Tomblin's spokeswoman, Amy Shuler Goodwin, rejected the notion that by not deciding on Medicaid expansion, the governor is seeking to separate himself from a president that's unpopular in West Virginia.
"The governor is asking questions to make sure he does the right thing for West Virginia, period," she said. "It's a very big decision. It's the most responsible thing he can do. That's what people expect him to do. This is going to impact a lot of people for a very long time."
Tomblin's letter to Sebelius contains 16 questions. For instance, he asked: "As a result of the Supreme Court ruling, what changes to Medicaid expansion will occur regarding exchange implementation, and when will the United States Department of Health and Human Services provide updated guidance in this regard?"
In the letter, he also asked: "Will West Virginians with incomes between 100 percent and 138 percent of the federal poverty level be eligible for cost sharing subsidies and tax credits to purchase coverage through an exchange?"
West Virginia is required to have its insurance exchange up and running by October 2013. That would include the Medicaid expansion, should the state so choose.
Perry Bryant, executive director of West Virginians for Affordable Health Care, said Tomblin is right to carefully decide on the issue. The governor should ask questions of DHHS but should also take advantage of reports that have already been written on the matter, he said.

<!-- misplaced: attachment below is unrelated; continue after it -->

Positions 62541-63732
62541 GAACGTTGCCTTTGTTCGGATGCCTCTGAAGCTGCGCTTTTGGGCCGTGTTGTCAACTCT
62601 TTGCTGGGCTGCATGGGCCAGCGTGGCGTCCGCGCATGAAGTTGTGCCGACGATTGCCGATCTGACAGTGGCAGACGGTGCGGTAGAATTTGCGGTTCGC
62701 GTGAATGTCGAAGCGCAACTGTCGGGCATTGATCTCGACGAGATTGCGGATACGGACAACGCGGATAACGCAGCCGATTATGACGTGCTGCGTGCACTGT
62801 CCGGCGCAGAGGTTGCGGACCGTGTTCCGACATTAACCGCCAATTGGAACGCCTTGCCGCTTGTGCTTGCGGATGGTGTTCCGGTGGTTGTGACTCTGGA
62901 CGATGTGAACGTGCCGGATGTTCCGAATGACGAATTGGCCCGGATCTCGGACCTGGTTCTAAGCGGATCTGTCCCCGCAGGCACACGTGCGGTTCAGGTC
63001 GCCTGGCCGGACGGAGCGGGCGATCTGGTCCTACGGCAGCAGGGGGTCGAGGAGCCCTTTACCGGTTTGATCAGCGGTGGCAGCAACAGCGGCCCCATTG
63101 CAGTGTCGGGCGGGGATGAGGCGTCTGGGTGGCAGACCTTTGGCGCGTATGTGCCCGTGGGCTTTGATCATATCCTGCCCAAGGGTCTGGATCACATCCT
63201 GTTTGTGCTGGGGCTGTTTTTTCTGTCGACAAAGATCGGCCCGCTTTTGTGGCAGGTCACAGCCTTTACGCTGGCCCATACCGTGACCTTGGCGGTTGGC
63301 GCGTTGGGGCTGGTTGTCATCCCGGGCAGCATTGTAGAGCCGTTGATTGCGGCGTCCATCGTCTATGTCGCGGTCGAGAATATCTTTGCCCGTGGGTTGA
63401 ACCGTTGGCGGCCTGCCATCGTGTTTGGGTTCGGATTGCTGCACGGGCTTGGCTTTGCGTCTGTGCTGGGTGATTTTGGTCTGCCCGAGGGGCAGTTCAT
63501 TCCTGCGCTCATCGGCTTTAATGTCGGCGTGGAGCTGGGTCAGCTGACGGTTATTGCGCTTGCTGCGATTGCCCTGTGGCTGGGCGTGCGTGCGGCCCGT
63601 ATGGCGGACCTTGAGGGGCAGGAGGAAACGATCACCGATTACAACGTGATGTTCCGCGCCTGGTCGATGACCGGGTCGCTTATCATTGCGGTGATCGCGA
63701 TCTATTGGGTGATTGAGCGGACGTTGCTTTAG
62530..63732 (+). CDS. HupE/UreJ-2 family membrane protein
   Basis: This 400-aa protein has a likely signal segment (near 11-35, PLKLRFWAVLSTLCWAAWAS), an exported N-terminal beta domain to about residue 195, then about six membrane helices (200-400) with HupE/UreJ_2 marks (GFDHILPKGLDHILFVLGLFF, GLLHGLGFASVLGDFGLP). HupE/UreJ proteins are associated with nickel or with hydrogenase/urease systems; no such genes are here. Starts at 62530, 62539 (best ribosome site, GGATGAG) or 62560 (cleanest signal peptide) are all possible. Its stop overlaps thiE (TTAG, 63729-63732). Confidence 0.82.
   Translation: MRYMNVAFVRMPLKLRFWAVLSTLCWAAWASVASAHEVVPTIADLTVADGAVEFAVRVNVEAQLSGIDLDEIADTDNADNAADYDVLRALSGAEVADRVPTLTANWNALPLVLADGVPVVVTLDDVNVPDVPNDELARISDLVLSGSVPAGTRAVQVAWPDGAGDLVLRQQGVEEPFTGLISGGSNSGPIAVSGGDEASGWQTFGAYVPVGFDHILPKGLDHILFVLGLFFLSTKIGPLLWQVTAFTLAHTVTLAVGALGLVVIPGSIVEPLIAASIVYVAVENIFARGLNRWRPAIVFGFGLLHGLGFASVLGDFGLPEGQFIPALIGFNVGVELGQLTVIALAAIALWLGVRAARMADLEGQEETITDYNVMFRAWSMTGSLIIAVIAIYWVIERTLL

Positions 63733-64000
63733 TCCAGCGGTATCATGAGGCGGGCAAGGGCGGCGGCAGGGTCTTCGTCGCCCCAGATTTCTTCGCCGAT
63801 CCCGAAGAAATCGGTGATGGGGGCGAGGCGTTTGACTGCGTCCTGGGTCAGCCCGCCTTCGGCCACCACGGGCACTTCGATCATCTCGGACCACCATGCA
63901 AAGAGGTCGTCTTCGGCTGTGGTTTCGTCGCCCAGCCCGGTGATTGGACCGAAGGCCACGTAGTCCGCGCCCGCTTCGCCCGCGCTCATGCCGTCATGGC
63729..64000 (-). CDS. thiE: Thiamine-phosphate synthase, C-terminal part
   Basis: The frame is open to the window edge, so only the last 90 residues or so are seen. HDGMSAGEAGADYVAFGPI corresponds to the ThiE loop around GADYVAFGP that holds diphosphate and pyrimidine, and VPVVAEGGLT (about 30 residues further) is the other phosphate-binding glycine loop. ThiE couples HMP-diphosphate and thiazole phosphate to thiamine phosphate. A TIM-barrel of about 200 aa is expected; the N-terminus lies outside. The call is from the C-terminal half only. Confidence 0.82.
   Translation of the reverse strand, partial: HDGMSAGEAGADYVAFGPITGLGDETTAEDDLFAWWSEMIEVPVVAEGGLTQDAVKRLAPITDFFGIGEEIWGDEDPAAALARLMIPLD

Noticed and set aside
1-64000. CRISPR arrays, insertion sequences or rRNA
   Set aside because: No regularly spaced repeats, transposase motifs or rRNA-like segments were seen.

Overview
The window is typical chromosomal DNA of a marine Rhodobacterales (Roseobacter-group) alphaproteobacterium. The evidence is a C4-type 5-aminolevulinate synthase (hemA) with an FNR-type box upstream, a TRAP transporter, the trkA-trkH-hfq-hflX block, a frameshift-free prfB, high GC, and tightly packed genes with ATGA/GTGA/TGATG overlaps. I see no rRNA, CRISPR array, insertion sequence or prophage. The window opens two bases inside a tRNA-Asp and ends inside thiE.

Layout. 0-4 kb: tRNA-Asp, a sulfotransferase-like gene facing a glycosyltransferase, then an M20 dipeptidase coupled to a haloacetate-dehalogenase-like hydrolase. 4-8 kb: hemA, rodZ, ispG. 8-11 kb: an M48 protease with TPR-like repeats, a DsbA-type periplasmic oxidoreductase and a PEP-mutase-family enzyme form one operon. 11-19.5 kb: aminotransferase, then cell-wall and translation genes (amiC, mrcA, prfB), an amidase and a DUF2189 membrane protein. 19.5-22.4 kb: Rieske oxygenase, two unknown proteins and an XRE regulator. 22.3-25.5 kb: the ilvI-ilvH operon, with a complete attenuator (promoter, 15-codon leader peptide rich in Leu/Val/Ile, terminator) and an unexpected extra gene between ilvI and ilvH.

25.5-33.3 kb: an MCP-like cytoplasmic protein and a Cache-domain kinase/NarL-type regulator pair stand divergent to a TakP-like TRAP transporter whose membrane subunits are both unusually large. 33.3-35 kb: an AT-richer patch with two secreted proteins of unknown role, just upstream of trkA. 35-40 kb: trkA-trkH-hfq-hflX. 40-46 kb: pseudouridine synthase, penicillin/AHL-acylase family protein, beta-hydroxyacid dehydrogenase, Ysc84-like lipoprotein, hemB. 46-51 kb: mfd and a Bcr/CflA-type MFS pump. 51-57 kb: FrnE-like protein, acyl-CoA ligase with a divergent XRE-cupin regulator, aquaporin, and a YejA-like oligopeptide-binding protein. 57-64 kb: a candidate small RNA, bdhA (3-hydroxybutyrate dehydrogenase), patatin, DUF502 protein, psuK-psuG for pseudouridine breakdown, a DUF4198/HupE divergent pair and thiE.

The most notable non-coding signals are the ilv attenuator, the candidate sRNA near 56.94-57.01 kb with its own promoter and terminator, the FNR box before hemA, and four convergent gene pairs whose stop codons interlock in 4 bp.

"When I read Tomblin's letter, he seemed to be more concerned about the financial effects and not concerned with the people," Bryant said. "I think it's important to look at the costs and the benefits of expanding."
Expanding Medicaid would impact hospitals and businesses significantly, he said. Businesses pay a huge amount of the cost of treating the uninsured through "cost shift," he said. Hospitals shift the cost of treating the uninsured to those with commercial insurance, he said.
Bryant said he supports measures that allow those in West Virginia who suffer from chronic illnesses to get the treatment they need, but that does not mean the state should "blindly" expand Medicaid, he said.
"We should do it with a thorough analysis of the costs and benefits," Bryant said.
Joe Letnaunchyn, president and CEO of the West Virginia Hospital Association, said hospital officials he has spoken with are in support of the expansion, though the association's board has not met to decide on it. Letnaunchyn commended the governor for taking his time and asking questions about expansion.
"The implementation wouldn't [take place] until 2014, so there's no rush to make a decision," he said. "I think it's certainly prudent to take the time to make the decision ... I think it would be irresponsible to make a quick decision without having that information."
Reach Lori Kersey at lori.ker...@wvgazette.com or 304-348-1240.